Venkatesh Kini, President, Coca-Cola India and South-West Asia, is a rare non-engineer from a top B-school. After his BA in Economics from Hindu College, Delhi University, Kini joined IIM-A, from where he graduated in 1989. Kini says experience is a great teacher and young upstart MBAs will do well to get rid of that chip on their shoulders and learn from company veterans. He also says that an excessive reliance on quantitative skills by hiring engineer MBAs can lead to one-sided skill-sets in an organisation. Excerpts from the interview :
If you could change something in your MBA, what would it be?
If I have to do my MBA again, I would like to have worked for at least two years, so that I get real world experience. I learnt a lot at IIM-A and enjoyed what I learnt, but I wasn’t able to relate what I learnt, while I was learning it, to the real world.
What were the learnings from your MBA that you could use in corporate life?
I feel an MBA is almost like a foundation course; it opened my eyes to all the facets of business I would encounter in my work experience. What it taught me was the basics of finance, the foundation for any business person, the basics of marketing; it taught me things like statistics and operations research. Each of the subjects I learnt, I wouldn’t remember the details of once I started working, but I knew enough to know what I didn’t know and knew where to go and learn it.
Today, in Coca-Cola, as a large recruiter of MBAs, are you happy with the way the MBA is structured or would you want something different?
I find that the youngsters we get from business school are getting brighter by the year. In fact, in many cases, I call them ‘scarily bright’. I find that they are passionate, hard-working and ambitious.
If I were to say what more MBA schools can do, with two kids studying in the US, I can say that the breadth of experience we give to students in India is less than what students get overseas. I am talking about exposure to clubs, internships, projects and also the freedom to explore the softer side of life: arts, culture, literature, history, which rounds off the technical skills and creates far more well-rounded individuals. I believe we can make students more well-rounded and encourage students who have a passion for things that go beyond academics.
What would your advice to young MBAs be?
First of all, learn and soak in what an organisation has to offer. When you first join, having the right expectations is everything. Having the wrong expectations and joining an organisation leads to a lot of disillusionment and frustration and mismatch between an individual’s culture and an organisation’s. So, go in with eyes open, recognise that you are not going to be CEO in two years, recognise that even if you were the smartest guy in the room all your academic life, when you join an organisation, the fact that you can crack a test really well, does not qualify you to be the smartest person in the room.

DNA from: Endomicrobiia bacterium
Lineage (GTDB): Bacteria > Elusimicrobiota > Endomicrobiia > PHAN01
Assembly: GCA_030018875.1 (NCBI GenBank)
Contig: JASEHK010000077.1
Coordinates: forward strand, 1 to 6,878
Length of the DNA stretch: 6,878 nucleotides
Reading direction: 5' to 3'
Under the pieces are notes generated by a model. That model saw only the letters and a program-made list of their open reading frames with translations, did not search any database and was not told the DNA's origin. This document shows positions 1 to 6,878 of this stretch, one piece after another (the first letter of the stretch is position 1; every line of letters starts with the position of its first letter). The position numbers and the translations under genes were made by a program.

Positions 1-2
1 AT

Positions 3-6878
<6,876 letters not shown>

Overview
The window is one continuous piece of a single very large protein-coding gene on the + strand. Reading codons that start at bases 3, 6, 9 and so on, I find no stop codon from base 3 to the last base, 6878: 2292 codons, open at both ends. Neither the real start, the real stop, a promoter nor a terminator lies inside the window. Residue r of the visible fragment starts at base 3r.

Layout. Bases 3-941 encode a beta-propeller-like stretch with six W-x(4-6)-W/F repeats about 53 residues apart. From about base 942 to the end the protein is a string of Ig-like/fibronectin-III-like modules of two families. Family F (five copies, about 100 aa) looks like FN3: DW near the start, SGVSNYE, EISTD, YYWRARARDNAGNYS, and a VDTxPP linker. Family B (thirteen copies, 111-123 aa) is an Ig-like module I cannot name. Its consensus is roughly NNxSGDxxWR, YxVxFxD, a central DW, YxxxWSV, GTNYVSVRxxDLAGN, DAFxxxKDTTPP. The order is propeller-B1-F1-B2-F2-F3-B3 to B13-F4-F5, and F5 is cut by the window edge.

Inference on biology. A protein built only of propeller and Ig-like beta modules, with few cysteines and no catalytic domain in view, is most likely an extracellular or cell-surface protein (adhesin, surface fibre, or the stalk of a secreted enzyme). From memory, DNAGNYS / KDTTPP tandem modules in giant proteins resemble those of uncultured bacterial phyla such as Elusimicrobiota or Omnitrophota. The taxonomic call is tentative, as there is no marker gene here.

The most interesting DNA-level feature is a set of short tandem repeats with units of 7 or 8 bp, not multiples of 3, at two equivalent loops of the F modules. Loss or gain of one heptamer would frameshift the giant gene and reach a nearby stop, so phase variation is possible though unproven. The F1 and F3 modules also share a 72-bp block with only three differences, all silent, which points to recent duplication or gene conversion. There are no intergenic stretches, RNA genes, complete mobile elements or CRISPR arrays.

You need to recognise that experience is a great teacher and that a lot of the people whom you work with may not have the same background and experience that you do, but will equally have valid points about the business. Often, the first two years of exposure to a company for a fresh MBA with no experience, tend to be a period of adjustment, but can also be a period where not only frustrations set in but also friction with co-workers who may not be from the same background or have similar experience.
What are the pros and cons of being an engineer-MBA or a non-engineer one?
It’s not about engineers and non-engineers. It’s about diversity. Successful people in business don’t necessarily have to be engineers, they don’t necessarily need strong quantitative skills. If anything, they need soft skills. The ability to work with people, ability to inspire, motivate and lead people, ability to collaborate and work in teams, ability to sense and understand and empathise with consumers and stakeholders. These are just as important as the ability to crunch numbers and analyse data very quickly.
So, I think an excessive reliance on highly quantitative skill-sets to qualify to be an MBA student in a top institute can create very one–sided skills-sets coming into the workforce. I have often seen that we find really successful and bright young talent outside of the top B-schools because they are often more well-rounded and bring complementary skill-sets than what we get from the top schools.
Do you see B-schools placing a greater emphasis on teaching entrepreneurship?
I definitely see a much larger number of young, talented students wanting to be entrepreneurs straight out of B-school; that’s a great trend. Entrepreneurship is rarely taught, it comes through exposure to various facets of business, through the right incubators and accelerators and also through the right mentorship. I know many business schools are doing it; they have to create the right ecosystem for entrepreneurship, where people with funds, people with expertise and knowledge and drive and passion can come and create a launch-pad. We are probably half-way there.
What do you advise MBA aspirants and B-schoolers to read?
I would encourage them to read anything they can get their hands on. Read wide and read deep, don’t just read business books and magazines, pick up biographies of great leaders, reach out for the classics, pick up books on current world politics and current events. Basically, broaden their horizons to the point that they can make the connections in their mind far more creatively than being really focussed on one kind of business-oriented skill set.